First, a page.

Steve Melnikoff wore the patch during the D-Day invasion of Europe 78 years ago as he crouched in a tank landing ship off Omaha Beach, German artillery shells screaming over his head.
He wore it the next day, too, as his unit in the 29th Infantry Division secured a position behind enemy lines under heavy fire, and for another 11 months amid some of the bloodiest fighting in history.
Melnikoff, 102, still sports the blue and gray, yin-yang style patch that the 29th made famous, when the occasion arises. And it’s on generous display in his home in Cockeysville. But he knows it could soon end up on history’s proverbial ash heap, and he likes the idea about as much as he did the German soldiers he fought in World War II.
A congressional Naming Commission, an eight-member panel created last year, is scrutinizing the names of hundreds of U.S. military bases, “symbols, displays, monuments and paraphernalia” to identify and retire any that “commemorate” the Confederate States of America and its causes. Melnikoff and others learned last winter that the 29th Division logo is under consideration.
The military brass created the 29th Division 52 years after the Civil War by combining units from states with legacies on both sides of the Mason-Dixon Line, including Maryland and Virginia. Its first administrative officer, James Ulio, designed its insignia around the yin-yang symbol, a figure that in Asian traditions signifies a balanced embrace of opposing forces. He made the left half blue to evoke Union uniforms and the right side gray — the color the Confederates wore.
Historians say U.S. military leaders hoped the formation of the 29th would help to reconcile a still-divided nation, and the unit went on to make history in World War I and World War II. An estimated 15,000 to 16,000 troops wear its patch today, including soldiers who have served in Iraq and Afghanistan.
“I don’t know how they can even think about getting rid of the patch,” says Melnikoff, one of the small handful of veterans still alive who took part in the Normandy invasion. “Thousands of men died wearing it. They’re buried in cemeteries all over Europe. All that time I served, there was never any discussion of what it meant. I’ll never take the patch off, and I don’t think most people wearing it today will, either.”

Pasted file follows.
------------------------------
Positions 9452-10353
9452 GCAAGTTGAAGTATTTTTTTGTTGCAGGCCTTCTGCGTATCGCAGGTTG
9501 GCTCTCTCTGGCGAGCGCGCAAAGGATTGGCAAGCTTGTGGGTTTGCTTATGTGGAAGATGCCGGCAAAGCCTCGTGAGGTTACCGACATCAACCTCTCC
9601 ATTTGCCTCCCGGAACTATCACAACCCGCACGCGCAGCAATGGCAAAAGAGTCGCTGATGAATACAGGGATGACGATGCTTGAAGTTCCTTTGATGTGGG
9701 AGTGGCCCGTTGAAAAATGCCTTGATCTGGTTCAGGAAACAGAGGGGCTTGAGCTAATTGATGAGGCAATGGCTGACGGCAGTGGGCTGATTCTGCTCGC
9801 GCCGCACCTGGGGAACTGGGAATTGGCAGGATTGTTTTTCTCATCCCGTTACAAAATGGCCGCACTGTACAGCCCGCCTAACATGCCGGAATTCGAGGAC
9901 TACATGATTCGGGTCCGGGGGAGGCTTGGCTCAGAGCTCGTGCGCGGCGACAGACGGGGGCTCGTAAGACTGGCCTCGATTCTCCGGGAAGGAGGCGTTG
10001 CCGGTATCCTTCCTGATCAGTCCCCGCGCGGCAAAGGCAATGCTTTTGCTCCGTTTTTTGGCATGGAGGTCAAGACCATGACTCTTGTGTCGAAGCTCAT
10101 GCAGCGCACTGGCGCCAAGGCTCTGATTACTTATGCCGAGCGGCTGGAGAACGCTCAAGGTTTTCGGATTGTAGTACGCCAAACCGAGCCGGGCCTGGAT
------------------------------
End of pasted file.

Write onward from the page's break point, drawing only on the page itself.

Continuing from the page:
The commission isn’t commenting on its deliberations before it announces its decisions, spokesman Stephen Baker said. He told the Maryland National Guard in January that “no decisions have been made regarding recommendations for the 29th Infantry Division patch.”
Officials with the 29th Infantry Division Association, an advocacy group based in Baltimore, say they have met with the commission to let it know they oppose changing the symbol. Members are using the group’s website to raise funds for further lobbying efforts against any switch and to sponsor a petition (it has more than 900 signatures to date), and the group produced a slick five-minute video it’s preparing to send to relevant members of Congress.
“Nobody I talk to, whether they’re veterans or not, who hears the whole story, understands why this change should want to occur,” says Frank Armiger of Towson, the association’s national executive director. “We’re trying to show that there’s a lot of opposition to this.”
Others see the matter differently.
Dartmouth College history professor Matthew Delmont has been studying military symbols and their effects on Black Americans for years. He is the author of a forthcoming book, “Half American: The Epic Story of African Americans Fighting World War II at Home and Abroad.”